US questions fairness of Uganda's election process

Saturday January 16 2016

President Museveni (in hat) shortly after he was nominated for the 2016 presidential elections at Namboole, Uganda. PHOTO | MORGAN MBABAZI | NATION MEDIA GROUP

President Museveni (in hat) shortly after he was nominated for the 2016 presidential elections at Namboole, Uganda. PHOTO | MORGAN MBABAZI | NATION MEDIA GROUP 

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The United States on Friday criticised police actions in the run-up to Uganda's national polls next month.

"Excessive force, obstruction and dispersal of opposition rallies, and intimidation and arrest of journalists have contributed to an electoral climate of fear and intimidation, and raise questions about the fairness of the process," the State Department said.

Uganda is one of Washington's closest allies in Africa and a recipient of large sums of US development and military aid.

While the US spoke out strongly two years ago against an anti-homosexuality proposal in Uganda's Parliament, the Obama administration has refrained from criticising President Yoweri Museveni's decision to seek to extend his 30 years in power.

The US has recently condemned moves by other African leaders to remain in office beyond constitutionally prescribed term limits, which do not apply in Uganda's case.

“Free and fair elections depend on all Ugandans being able to exercise their right to assemble peacefully, express their opinions, and participate in the electoral process free from intimidation and abuse,” the State Department declared on Friday.

“They also depend on government institutions and security forces remaining neutral, defending the rights of all people and protecting all parties equally.”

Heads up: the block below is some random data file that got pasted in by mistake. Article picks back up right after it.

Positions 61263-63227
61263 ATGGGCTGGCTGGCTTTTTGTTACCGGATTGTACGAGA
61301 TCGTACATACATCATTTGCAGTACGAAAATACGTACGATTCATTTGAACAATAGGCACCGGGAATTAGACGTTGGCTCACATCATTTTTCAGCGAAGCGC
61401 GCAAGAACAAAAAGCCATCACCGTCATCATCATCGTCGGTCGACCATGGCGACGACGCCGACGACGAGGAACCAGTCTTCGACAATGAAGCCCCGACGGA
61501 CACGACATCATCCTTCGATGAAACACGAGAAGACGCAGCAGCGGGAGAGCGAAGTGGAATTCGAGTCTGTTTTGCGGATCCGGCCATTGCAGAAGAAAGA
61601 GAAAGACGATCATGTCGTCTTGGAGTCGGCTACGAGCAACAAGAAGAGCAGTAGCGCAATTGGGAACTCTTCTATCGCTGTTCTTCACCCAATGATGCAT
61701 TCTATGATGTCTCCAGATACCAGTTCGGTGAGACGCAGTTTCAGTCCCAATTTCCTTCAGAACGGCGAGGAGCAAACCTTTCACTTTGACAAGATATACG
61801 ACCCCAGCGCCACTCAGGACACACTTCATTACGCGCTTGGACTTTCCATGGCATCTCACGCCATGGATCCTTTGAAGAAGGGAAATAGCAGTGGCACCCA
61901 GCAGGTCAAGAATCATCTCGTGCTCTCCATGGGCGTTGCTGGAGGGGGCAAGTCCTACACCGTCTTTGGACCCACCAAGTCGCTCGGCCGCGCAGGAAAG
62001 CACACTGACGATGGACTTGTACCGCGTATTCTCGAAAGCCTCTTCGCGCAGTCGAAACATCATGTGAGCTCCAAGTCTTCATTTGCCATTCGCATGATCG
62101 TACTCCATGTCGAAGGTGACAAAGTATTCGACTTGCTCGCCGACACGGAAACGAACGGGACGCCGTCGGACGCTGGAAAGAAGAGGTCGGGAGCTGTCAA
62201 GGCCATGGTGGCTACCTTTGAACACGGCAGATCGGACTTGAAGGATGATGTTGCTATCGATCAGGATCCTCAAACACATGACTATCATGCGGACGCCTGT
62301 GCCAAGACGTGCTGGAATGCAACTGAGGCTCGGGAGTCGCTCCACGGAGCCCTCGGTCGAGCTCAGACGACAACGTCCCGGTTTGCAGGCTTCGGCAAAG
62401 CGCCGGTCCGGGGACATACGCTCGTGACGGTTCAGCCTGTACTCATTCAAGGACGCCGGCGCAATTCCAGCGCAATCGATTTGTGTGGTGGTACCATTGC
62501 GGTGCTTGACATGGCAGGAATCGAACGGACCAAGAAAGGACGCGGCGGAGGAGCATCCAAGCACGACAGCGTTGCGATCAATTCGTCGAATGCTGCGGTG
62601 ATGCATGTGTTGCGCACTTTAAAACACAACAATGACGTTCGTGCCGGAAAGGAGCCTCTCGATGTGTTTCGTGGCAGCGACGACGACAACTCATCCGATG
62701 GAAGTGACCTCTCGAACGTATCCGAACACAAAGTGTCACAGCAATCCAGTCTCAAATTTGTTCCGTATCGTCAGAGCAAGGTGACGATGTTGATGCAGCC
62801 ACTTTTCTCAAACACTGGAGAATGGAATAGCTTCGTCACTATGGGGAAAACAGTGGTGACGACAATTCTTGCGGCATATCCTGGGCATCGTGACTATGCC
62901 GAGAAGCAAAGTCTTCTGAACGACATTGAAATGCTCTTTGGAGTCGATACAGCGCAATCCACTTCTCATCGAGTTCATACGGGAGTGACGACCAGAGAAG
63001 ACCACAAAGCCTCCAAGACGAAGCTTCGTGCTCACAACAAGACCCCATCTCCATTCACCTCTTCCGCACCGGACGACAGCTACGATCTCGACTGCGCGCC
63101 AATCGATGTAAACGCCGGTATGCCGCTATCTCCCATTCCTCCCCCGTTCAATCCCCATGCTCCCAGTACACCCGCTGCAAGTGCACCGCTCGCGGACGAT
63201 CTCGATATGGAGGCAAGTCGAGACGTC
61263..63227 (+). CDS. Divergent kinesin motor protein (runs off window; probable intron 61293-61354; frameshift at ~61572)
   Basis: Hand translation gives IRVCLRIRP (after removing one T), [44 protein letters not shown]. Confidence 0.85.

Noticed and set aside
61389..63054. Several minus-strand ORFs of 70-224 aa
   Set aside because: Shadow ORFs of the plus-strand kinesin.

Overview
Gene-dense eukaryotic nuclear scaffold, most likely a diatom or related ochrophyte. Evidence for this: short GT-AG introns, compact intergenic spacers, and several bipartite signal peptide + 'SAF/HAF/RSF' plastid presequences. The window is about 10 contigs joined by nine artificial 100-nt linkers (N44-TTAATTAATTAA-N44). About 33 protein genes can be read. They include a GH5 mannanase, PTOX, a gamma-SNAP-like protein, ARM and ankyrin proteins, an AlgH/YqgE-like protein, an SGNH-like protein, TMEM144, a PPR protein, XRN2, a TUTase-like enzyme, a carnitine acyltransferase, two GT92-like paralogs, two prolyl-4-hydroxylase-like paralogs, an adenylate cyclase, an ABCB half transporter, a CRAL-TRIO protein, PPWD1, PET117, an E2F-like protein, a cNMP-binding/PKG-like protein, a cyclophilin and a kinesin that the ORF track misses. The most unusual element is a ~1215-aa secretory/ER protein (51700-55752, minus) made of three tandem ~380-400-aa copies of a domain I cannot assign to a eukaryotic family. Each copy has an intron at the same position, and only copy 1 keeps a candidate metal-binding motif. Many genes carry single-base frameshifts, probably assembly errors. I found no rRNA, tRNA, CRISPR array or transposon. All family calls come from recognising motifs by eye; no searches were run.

The statement by department spokesman John Kirby expressed “particular concern” over the reported disappearance of opposition campaign aide Christopher Aine.

Washington also expressed criticisms on Friday concerning human rights abuses in Ethiopia, another country that serves as a strategic US ally in East Africa.

“The United States is increasingly concerned by the continued stifling of independent voices in Ethiopia, including the detention of Oromo political party leaders,” the State Department said.

“These arrests have a chilling effect on much needed public consultations to resolve legitimate political grievances in Oromia.”

Human Rights Watch reported last week that Ethiopian security forces killed 140 people in Oromia State during recent protests over seizure of farmers' lands. The government has confirmed fewer than 10 deaths in the demonstrations that began in November.

The State Department said the US supports Ethiopian authorities' stated commitment to public consultations with affected communities.

But, the statement added, “for these consultations to be meaningful, all interested parties must be able to express their views freely.”

The US also called for the release of all Ethiopians imprisoned “for exercising their rights, such as political party leaders and journalists.”